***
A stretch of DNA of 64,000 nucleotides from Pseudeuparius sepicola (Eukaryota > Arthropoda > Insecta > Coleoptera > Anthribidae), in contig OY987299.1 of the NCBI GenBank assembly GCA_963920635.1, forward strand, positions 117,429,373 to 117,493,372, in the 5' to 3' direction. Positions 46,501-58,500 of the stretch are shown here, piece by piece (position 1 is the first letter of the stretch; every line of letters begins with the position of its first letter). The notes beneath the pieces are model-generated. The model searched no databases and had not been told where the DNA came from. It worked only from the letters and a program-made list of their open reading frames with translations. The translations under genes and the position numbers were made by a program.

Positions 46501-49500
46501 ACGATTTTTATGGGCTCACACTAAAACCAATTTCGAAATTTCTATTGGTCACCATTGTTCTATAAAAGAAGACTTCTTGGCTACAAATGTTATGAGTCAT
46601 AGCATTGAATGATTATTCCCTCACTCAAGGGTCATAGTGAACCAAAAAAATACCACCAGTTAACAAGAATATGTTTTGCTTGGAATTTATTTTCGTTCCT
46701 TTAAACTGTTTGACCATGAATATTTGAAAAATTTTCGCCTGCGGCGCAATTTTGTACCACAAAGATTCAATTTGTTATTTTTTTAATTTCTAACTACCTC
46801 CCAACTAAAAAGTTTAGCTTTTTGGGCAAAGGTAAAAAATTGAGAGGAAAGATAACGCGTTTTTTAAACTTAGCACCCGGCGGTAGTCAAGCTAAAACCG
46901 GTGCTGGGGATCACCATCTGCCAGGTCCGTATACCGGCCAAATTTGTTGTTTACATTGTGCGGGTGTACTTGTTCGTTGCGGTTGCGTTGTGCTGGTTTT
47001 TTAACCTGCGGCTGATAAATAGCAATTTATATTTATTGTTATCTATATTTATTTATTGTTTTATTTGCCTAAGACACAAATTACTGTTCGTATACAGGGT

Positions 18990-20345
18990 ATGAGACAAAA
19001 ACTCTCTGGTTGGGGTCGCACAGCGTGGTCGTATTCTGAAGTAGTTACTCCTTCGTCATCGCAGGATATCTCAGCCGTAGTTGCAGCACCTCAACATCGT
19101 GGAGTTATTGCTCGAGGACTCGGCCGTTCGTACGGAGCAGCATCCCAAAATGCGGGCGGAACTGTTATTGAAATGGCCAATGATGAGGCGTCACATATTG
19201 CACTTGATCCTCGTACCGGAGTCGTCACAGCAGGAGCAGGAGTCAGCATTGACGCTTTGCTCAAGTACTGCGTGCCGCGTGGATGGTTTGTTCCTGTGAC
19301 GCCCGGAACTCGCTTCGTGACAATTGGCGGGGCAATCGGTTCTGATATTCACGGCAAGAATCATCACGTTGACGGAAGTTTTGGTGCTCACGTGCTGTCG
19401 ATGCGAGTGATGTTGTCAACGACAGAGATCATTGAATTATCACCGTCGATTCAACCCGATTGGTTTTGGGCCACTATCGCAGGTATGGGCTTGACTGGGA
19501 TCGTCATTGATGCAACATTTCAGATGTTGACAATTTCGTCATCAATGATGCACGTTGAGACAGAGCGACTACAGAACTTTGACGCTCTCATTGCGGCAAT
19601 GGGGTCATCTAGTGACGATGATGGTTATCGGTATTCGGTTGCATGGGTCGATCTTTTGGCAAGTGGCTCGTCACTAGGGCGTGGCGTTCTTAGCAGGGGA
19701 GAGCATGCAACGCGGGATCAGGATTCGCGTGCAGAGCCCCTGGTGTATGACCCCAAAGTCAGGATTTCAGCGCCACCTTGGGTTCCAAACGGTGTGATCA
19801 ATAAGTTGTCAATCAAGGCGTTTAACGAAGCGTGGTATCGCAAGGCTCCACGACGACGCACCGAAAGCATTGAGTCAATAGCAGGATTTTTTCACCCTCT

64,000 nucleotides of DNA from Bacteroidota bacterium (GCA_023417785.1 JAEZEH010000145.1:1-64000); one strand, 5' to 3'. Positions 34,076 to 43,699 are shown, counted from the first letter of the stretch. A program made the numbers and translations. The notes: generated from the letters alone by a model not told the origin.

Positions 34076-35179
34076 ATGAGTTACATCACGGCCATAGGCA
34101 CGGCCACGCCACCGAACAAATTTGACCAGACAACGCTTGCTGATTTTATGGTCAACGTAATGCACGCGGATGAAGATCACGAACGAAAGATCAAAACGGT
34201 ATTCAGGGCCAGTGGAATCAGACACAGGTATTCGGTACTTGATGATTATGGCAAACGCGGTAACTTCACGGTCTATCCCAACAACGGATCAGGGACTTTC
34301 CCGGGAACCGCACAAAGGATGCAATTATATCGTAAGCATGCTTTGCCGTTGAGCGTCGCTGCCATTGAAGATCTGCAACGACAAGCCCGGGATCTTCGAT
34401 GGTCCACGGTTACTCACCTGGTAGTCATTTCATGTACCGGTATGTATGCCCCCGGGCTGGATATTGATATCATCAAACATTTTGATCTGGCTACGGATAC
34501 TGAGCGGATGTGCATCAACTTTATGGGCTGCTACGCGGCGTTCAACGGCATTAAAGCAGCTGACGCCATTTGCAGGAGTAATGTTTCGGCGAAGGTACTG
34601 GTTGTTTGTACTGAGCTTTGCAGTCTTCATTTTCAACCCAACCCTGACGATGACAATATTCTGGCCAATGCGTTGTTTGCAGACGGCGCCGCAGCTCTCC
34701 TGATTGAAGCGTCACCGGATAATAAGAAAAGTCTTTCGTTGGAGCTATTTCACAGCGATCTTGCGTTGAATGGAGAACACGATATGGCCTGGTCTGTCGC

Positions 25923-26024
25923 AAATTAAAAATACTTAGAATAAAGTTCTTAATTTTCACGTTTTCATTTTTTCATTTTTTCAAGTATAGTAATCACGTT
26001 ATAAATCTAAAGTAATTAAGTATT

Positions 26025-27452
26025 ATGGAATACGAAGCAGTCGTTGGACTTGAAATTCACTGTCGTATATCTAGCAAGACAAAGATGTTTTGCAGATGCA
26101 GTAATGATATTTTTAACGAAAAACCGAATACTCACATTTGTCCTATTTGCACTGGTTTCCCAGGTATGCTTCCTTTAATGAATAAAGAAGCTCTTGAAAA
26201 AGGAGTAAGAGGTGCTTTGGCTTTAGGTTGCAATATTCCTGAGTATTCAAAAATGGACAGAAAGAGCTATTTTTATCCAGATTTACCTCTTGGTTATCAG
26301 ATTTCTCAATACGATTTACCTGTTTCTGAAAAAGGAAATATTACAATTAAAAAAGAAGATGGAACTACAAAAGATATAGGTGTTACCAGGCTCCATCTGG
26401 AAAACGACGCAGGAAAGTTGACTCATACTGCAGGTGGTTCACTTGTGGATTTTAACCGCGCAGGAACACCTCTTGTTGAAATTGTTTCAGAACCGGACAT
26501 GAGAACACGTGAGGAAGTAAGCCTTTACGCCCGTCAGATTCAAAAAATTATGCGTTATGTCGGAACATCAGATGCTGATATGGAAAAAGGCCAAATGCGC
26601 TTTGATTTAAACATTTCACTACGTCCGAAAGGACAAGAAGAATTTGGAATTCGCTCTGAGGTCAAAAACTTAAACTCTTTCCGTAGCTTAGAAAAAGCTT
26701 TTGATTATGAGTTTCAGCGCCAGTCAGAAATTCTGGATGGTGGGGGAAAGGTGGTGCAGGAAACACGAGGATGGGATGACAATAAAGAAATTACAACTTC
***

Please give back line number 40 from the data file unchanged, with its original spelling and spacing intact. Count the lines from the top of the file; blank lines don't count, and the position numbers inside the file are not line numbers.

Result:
26601 TTTGATTTAAACATTTCACTACGTCCGAAAGGACAAGAAGAATTTGGAATTCGCTCTGAGGTCAAAAACTTAAACTCTTTCCGTAGCTTAGAAAAAGCTT